I've always known my band size and fill amounts, not because anyone volunteered that information but because I asked for it. I'm a very curious person who loves information (especially when it pertains to me!) and I ask a lot of questions. If my parents were still alive, I'm sure they'd testify to that.
Quite often I've heard bandsters ask, "Why won't my surgeon tell me how much fill is in my band? When I ask, he/she says it doesn't matter."
In a way, those doctors are right, because how much fill you have at 2:00 pm on October 3rd is only one of the things that affects your restriction that day, and at 2:00 pm on October 4th, with the exact same amount of fill, your experience of restriction could be completely different than it was the day before. The most important thing about your fill level is: does it produce the early and prolonged satiety that helps you lose weight?
But those doctors are also wrong.
That band is inside YOUR body. You (or your insurance company) paid for it, and it is YOUR property. Legally, you have a right to see all your medical records, including file notes about your band size and fill level. Some medical practices charge the patient a fee for photocopying or printing those records, but whether the info is free or costs you $5 or $15, it should be available to you upon demand (be reasonable though: the office person who has to do that for you probably already has a zillion items on her/his to-do list).
You also should have your fill level data because at some point, it might have a direct influence on how you evaluate your weight loss success and how you make decisions about how to deal with inadequate weight loss. For example: you have a 10cc band, have had 14 fills, and have not yet experienced any restriction. Is that because your surgeon has been doling out miniscule fills (like .1 cc at a time)? Is it because your band's tubing is leaking? Is it because the band just doesn't work for you?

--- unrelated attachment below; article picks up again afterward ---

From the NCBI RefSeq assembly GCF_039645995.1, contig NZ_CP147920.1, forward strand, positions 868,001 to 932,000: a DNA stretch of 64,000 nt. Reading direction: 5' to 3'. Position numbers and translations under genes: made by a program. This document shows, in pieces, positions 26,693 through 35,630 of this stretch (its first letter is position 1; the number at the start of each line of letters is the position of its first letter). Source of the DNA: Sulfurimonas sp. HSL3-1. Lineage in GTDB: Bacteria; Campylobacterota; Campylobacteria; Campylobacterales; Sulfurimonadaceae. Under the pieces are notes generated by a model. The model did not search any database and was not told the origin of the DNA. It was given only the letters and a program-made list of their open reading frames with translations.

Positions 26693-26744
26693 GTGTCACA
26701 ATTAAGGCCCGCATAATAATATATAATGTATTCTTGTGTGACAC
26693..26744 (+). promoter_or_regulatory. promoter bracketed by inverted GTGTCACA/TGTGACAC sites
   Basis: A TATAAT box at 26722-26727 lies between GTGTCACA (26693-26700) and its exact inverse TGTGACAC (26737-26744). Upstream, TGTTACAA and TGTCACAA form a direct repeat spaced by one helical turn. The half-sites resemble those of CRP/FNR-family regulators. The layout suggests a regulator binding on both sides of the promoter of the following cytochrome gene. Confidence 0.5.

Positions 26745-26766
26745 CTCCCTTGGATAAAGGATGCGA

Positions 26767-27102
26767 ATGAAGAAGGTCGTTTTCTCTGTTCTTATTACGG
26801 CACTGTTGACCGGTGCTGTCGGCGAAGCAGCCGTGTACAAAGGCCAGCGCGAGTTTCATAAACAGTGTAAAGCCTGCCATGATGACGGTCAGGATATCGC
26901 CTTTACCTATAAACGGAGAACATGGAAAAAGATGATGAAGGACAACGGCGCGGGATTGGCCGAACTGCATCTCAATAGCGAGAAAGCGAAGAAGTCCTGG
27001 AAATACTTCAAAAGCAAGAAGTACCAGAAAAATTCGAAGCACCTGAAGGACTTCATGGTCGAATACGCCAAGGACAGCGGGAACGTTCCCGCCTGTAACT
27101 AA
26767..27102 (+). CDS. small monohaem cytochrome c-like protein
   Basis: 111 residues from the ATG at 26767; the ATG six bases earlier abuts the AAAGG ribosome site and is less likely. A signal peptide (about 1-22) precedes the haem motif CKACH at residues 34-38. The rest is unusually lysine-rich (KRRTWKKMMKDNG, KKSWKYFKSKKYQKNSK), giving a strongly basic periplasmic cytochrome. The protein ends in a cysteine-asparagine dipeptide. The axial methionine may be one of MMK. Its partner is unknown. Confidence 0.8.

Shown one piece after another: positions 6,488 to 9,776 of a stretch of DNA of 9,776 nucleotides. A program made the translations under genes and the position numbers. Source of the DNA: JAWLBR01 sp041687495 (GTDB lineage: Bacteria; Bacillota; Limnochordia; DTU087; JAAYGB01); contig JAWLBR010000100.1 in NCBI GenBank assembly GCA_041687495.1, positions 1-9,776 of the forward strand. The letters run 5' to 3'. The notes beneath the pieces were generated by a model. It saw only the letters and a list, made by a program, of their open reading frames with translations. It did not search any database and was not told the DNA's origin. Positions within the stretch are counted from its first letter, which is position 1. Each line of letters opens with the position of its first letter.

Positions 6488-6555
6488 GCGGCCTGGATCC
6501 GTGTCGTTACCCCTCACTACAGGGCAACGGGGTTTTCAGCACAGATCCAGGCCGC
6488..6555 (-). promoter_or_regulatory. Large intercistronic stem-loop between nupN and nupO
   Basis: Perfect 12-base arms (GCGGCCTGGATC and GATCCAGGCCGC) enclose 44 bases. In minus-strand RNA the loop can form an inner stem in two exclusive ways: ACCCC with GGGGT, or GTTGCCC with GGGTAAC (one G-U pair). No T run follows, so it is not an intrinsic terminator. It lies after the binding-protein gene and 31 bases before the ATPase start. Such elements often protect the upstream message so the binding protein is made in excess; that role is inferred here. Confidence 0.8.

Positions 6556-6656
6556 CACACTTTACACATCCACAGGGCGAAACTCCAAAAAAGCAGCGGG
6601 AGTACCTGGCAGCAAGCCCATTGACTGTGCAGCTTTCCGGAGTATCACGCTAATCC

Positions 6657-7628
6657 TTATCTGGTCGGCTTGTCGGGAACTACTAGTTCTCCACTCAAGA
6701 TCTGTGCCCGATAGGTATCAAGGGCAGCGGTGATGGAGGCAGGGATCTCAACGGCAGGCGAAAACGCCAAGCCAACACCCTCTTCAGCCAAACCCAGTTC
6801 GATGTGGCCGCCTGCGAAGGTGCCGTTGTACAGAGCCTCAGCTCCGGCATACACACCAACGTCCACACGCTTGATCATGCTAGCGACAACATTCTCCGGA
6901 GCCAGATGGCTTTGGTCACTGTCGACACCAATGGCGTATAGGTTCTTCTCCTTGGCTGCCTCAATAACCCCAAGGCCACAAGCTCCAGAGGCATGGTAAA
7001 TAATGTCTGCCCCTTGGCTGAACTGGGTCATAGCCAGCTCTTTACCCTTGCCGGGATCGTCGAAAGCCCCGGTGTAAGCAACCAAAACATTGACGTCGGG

Let's say that after a year of struggle, you have lost 5 pounds and have 1.4 cc in your 10 cc band. A whole year has been wasted because you didn't have enough information to advocate for bigger fills. Or let's say you discover that you have 9.75 cc in that 10 cc band...now what do you do? Will your insurance pay for you to revise to a different WLS procedure? Are you going to have to start all over again with your research, tests and evaluations, insurance approval, scheduling and undergoing surgery, recovering, and getting back on some kind of wagon, be it the sleeve or the bypass or the duodenal switch wagon? If you had known your fill level 3 months or 6 months earlier, would you have started all those chores before and/or had a heart-to-heart chat with your surgeon at that time instead of at this late date?